Paramedics

Local Paramedic Looking Forward to Saving Patient’s Life and Getting No Credit Once Again

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NASHVILLE, TN – 26-year-old paramedic Josh Langhorn is looking forward to his upcoming Friday night shift.  One of the highlights of Josh’s shift involves performing life-saving procedures in austere and dynamic environments and racing the patient to the hospital where he can once again get no credit for saving another life.

Paramedics
Paramedics waiting to get zero credit once again

“I really enjoy that warm special feeling you have after saving a person’s life and transferring them on, to get zero credit,” said Langhorn.  “Most of the time we get chastised for placing only an 18-gauge IV or intubating the trachea 1 cm too deep.  If I can get out of the trauma bay with no feedback or zero credit, I am thrilled!”

Josh feels good knowing that the hospital team will take full credit for saving the patient’s life.  “I am just glad that somebody is taking credit.  It makes my day knowing that my actions won’t go unnoticed, even if it isn’t me that gets any credit.”

Josh and other paramedics particularly enjoys rolling into the trauma bay and hearing the trauma surgeon or emergency medicine doctor dramatically yell, “Move outta the way, I have a life to save here!”

Sometimes when he gives vecuronium to help secure the airway, the physician will say, “How the hell am I supposed to do a neuro exam now?” Josh only smiles.  “They noticed me!”

Josh went on to describe another incident.  “One time I did a cric and placed two 16-gauge IVs in a trauma patient who was extracted from a wrecked car in the pitch black while it was raining.  The anesthesiologist on duty back at the temperature controlled, well-lit, and cozy hospital, hooked up my tube to his machine and he didn’t say a word.  It was glorious!”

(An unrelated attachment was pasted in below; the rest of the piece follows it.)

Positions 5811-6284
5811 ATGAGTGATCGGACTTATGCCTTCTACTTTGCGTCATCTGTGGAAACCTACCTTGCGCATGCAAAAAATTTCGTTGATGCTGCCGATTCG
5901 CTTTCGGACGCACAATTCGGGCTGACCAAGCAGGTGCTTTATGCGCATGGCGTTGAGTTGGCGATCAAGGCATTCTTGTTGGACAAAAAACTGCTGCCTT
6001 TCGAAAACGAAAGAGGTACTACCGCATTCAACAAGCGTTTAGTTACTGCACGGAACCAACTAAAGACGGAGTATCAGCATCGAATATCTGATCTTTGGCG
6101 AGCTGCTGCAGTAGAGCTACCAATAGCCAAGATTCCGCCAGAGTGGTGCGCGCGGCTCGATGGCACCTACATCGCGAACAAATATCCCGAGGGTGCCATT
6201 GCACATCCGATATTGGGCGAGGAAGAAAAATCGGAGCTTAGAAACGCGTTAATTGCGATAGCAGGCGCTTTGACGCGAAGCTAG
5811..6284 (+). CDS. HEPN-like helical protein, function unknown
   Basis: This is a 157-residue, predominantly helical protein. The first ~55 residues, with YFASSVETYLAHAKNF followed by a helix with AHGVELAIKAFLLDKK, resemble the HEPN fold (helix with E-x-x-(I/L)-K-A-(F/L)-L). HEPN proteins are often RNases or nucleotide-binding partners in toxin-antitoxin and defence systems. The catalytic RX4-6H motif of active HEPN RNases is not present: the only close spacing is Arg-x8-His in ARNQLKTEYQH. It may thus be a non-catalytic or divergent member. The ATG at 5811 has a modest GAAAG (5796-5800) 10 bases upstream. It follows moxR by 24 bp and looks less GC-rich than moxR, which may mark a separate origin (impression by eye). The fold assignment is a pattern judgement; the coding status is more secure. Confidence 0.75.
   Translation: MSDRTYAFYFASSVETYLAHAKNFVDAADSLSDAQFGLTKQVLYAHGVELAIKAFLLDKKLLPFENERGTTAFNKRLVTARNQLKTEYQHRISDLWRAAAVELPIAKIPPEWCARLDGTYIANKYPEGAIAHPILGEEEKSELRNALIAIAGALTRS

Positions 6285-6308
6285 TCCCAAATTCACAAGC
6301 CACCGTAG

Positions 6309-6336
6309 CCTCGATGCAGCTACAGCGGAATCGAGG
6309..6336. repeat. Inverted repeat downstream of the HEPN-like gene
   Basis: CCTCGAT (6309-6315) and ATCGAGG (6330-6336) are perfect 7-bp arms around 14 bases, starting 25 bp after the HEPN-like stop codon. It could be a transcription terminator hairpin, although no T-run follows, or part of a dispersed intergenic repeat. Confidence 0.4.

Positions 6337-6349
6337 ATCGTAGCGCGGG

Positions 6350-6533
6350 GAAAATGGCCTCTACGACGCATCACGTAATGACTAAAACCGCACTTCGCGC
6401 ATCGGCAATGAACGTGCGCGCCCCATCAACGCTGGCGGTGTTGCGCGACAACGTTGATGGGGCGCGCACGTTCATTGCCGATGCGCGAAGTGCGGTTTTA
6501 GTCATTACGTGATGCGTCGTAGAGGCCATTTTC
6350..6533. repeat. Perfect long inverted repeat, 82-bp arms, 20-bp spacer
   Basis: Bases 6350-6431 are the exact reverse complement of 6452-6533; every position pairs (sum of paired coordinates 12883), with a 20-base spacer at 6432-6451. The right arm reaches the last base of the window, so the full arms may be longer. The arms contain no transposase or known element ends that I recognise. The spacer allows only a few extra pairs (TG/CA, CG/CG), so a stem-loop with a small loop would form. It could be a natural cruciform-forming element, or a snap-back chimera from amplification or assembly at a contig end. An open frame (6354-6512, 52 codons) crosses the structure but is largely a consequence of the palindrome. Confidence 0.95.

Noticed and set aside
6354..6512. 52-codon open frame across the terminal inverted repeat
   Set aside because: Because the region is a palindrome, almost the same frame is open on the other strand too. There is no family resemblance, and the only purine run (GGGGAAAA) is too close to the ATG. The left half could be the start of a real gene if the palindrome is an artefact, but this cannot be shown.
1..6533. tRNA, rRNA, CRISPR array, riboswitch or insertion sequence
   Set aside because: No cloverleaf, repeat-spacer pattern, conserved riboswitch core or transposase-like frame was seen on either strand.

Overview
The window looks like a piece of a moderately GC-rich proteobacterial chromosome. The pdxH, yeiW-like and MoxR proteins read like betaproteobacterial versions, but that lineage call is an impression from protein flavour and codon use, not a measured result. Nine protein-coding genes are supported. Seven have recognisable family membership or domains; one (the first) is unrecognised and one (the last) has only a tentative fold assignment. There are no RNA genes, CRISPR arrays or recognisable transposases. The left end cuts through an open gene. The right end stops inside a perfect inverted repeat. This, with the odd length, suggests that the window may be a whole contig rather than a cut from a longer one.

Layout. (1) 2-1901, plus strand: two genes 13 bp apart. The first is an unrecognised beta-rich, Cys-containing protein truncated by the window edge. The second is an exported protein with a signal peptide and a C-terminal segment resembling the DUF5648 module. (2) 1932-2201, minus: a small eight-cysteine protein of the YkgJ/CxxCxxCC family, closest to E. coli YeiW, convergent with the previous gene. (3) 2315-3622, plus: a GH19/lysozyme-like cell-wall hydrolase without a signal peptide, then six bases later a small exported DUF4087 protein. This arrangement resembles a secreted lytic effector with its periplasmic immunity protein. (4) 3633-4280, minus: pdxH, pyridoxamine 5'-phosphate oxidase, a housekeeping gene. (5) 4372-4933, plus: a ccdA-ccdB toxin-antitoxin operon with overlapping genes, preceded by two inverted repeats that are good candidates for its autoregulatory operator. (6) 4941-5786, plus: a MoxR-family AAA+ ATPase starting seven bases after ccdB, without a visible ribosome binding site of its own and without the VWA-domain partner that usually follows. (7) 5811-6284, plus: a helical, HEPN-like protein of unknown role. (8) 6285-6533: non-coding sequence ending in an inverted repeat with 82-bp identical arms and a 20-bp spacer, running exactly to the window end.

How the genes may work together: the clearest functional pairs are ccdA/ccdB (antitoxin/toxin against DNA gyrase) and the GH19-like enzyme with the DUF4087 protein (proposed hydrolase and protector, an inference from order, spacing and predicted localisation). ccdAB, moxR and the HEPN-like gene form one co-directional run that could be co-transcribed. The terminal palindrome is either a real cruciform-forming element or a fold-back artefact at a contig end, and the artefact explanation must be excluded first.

There are several times Josh and his crew do get full credit from the hospital staff, and it usually involves patients that end up dying in the hospital.  “Yeah, typically the hospital will say that we didn’t do something right and that is why the patient died.  At least they acknowledge our existence, and I am okay with that.”

Later that week the trauma team was out to out to lunch and Josh paid the entire bill.  When Nurse Shannon asked “What do I owe?” Dr. Suby, a trauma surgeon who was sitting next to Josh, responded, “Don’t worry, WE got this.”

“Oh, Thanks Dr. Suby, you’re the best.”

“I know.”

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    Jonathan Farrow

    Maybe Freud was on to something

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    Paul Pflumm

    Hey, that’s Mercy Springfield!

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